Snippet from Leaves of Grass Intro

Love the earth and sun and the animals,
Despise riches, give alms to everyone that asks,
Stand up for the stupid and crazy,
Devote your income and labor to others,
Hate tyrants, argue not concerning God,
Have patience and indulgence toward the people.

Take off your hat to nothing known or unknown,
or to any man or number of men,
Go freely with powerful uneducated persons,
And with the young, and with the mothers or families.

Re-examine all you have been told
in school or church or in any book,
Dismiss whatever insults your own soul;
And your very flesh shall be a great poem…

And have the richest fluency, not only in its words,
But in the silent lines of its lips and face,
And between the lashes of your eyes,
and In every motion and joint of your body.

~ Walt Whitman ~ Preface to Leaves of Grass, 1855 edition

Stone Keep


He sat down and
wept
  because there is neither saying
nor unsaying,

wept the sunlight
free of leaves,
  stitched up dandelions,
unsprinkled bluets,

broke birds' 
songs down:
  everything going on
went on

over, though, on over
his cold keep:
  he hugged the heaving stone
tight.




            (A.R. Ammons)

 

Dearly Departed Thought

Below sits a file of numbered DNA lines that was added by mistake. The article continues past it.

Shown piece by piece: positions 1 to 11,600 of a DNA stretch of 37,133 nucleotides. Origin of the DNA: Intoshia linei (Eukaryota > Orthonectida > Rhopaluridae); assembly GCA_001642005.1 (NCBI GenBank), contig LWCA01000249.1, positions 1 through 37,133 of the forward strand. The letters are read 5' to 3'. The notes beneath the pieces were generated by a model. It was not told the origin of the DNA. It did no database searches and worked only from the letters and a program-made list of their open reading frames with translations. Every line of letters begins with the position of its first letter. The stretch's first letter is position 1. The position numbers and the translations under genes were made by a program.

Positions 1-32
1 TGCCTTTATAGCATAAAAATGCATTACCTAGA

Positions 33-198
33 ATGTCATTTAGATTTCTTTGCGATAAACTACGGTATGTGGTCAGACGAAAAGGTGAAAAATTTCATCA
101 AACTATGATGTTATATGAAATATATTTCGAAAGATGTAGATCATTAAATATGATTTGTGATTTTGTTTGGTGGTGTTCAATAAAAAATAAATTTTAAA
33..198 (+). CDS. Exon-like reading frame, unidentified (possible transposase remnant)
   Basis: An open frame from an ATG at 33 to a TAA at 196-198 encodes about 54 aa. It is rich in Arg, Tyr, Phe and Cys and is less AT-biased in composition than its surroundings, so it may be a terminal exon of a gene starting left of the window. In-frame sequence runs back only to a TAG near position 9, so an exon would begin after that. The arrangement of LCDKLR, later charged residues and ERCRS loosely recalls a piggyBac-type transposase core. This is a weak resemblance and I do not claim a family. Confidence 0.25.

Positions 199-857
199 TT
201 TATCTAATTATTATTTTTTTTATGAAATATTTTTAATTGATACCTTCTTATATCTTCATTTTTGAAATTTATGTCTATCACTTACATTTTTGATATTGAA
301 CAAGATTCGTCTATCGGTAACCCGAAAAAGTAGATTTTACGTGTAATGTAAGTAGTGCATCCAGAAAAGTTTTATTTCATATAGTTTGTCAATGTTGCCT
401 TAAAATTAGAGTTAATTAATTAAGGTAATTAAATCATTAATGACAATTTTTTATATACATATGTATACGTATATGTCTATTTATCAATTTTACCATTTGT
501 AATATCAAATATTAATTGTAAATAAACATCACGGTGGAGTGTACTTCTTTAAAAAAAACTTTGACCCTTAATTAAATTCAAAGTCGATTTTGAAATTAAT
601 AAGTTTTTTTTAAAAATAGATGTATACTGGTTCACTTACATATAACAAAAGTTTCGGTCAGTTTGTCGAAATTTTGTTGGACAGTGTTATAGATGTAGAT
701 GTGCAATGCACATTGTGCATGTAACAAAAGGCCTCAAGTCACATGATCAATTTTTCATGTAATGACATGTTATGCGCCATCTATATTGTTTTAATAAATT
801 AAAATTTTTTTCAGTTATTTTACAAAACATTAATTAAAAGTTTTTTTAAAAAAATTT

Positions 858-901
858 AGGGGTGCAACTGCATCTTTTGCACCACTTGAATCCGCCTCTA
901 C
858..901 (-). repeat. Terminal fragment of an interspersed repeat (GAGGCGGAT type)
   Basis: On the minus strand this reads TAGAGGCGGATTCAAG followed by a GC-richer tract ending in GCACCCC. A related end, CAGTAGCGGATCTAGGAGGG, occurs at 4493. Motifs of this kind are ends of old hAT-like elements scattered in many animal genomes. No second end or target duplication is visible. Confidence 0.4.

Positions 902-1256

I met a thought
creekside
–where most thoughts are met–
and there, emptied my pockets
of all pennies
fistfuls and fistfuls
opened
as if assisting blood into vial

there then
grounded and scattered
…a host of
dark and shiny
offerings to this
fruitless religion…
this thought…
this persistent recurring thought…
which then, suddenly,
mercifully and mercilessly
departed –as most thoughts do–
and as I do now

The Ridge Farm by A.R. Ammons

 
1

The lean, far-reaching, hung-over sway
of the cedars this morning!
vexed by the wind and working tight

but the snow's packed in, wet-set
and puffed solid: the cedars nod to
an average under gusts and blusters:

yesterday afternoon cleared the
sunset side of trees, the hemlocks
especially, limbering loose, but
the morning side, the lee, sunless
again today, overbalances:

the grackles form long strings
of trying to sit still; they weight
down the wagging branchwork snow stuck
branch to branch, tree to shrub,
imposing weeds

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